When the traditionalists among us think about organ music, German Baroque masters like Buxtehude and Bach come to mind first, followed quickly by late-19th- and 20th-century French composer-players like Vierne, Widor and Messiaen. But as the Friends of the Kotzschmar Organ remind us, once or twice a year, an important current in the instrument’s modern history is the instrument’s association with film, forged in that medium’s early, silent years.

Even before films had dialogue and scoring, filmmakers and theater owners understood that music, with its ability to telegraph emotional cues, is an essential element in a film’s hold on viewers’ attention and imagination. So early film houses, depending on their circumstances, hired orchestras, chamber groups and pianists, or had an organ installed, often with special sound effect stops that, while unneeded for Bach recitals, are useful in film accompaniments.

As part of its celebration of this corner of organ history, the Friends organization has established a Halloween tradition of presenting a silent horror classic, with an organist providing live music, preceded by a costume competition open to children of all ages.

This year’s installment was the 1920 version of “Dr. Jekyll and Mr. Hyde,” directed by John S. Robertson and starring John Barrymore, to which the young, Boston-based organist (and organ builder) Jonathan Ortloff provided a wonderfully effective score.

Because the film is relatively short, at just under 80 minutes, Ortloff played the first movement of Félix-Alexandre Guilmant‘s Sonata No. 1 (Op. 42) as an overture. Guilmant’s grand, symphonic piece proved weightier and more harmonically complex than Ortloff’s score for the film, but that hardly mattered. The sonata’s dissonant opening chords created a sense of tension and tragedy – qualities that, in a Halloween context, inevitably read as “scary,” but which also perfectly suit the spirit of the film, an exploration of human duality (good and evil), based on Robert Louis Stevenson’s 1886 novella.

Organ scores for films are often improvised, and Ortloff’s may have started that way, many performances or rehearsals ago. But on Saturday, he put a notebook with ideas on the organ’s music stand, and played a score that sounded thoroughly composed.


A high trill, a steady pedal tone and a descending melodic riff accompany our first glimpse of Jekyll, but when we see him at work, peering at micro-organisms through his microscope, the accompaniment grows brighter, almost march-like.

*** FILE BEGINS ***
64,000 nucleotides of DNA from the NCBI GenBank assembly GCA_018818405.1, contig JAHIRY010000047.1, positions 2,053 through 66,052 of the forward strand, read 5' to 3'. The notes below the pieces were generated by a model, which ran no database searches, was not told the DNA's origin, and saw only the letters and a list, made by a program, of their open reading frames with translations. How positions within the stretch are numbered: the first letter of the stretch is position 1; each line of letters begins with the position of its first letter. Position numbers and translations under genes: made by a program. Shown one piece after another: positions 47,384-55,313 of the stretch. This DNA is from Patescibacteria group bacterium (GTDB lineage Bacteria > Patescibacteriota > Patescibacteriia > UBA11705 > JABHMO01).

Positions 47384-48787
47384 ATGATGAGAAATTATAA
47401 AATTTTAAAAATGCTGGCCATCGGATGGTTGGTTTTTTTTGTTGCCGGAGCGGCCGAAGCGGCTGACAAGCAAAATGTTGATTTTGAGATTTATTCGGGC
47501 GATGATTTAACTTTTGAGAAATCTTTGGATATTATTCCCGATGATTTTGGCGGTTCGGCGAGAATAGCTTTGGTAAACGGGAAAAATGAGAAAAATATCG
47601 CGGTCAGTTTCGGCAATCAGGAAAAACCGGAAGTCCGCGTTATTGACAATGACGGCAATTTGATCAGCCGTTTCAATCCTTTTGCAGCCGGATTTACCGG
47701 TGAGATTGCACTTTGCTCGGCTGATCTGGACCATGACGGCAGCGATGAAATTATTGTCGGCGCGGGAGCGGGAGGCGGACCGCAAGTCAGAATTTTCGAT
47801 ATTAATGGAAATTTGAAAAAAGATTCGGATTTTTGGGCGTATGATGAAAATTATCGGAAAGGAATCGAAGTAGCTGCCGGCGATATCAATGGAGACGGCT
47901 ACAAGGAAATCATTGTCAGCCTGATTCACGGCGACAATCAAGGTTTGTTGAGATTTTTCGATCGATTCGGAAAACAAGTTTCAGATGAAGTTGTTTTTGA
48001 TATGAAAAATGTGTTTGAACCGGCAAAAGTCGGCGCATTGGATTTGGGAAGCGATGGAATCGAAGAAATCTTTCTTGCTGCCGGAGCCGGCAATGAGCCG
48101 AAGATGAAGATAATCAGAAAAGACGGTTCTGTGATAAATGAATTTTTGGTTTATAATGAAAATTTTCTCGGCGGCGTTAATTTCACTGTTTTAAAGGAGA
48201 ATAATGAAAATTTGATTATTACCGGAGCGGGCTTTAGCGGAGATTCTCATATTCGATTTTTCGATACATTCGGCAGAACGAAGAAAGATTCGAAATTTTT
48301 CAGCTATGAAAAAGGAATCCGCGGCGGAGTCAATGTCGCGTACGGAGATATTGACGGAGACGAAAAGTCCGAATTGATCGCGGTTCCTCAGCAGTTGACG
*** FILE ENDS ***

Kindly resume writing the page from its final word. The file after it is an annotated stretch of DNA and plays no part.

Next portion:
Playful music introduces the home of Sir George Carew, who challenges the doctor to get in touch with his more licentious side, and his daughter, Millicent, to whom Jekyll is engaged. And Gina, the exotic dancer who briefly takes up with Hyde, the embodiment of Jekyll’s dark side, is introduced with an Italianate dance.

Jekyll’s transformation into Edward Hyde, his evil self, is one of this film’s signature moments, accomplished (at first) through Barrymore’s makeup-free facial contortions. Ortloff’s accompaniment was ominous and dissonant, but not so violent as to wrest attention from the scene.

Ortloff gave an assured, graceful performance of his imaginative, rich-hued score, which proved an enlivening contribution to the nearly century-old film. He also offered a brief introduction, in which he noted the extreme acting conventions of silent film, as well as the details of Barrymore’s transformation from Jekyll to Hyde.

One thing he did not mention, curiously, was that although “Dr. Jekyll and Mr. Hyde” does not have a soundtrack, it does have a composer: Edgard Varèse, the French avant-gardist and electronic music pioneer, makes an uncredited cameo as a London policeman. At the time the film was made, Varèse was working on the spectacular orchestral score “Amériques.”

Allan Kozinn is a former music critic and culture writer for The New York Times who lives in Portland. He can be contacted at:

[email protected]

Twitter: kozinn

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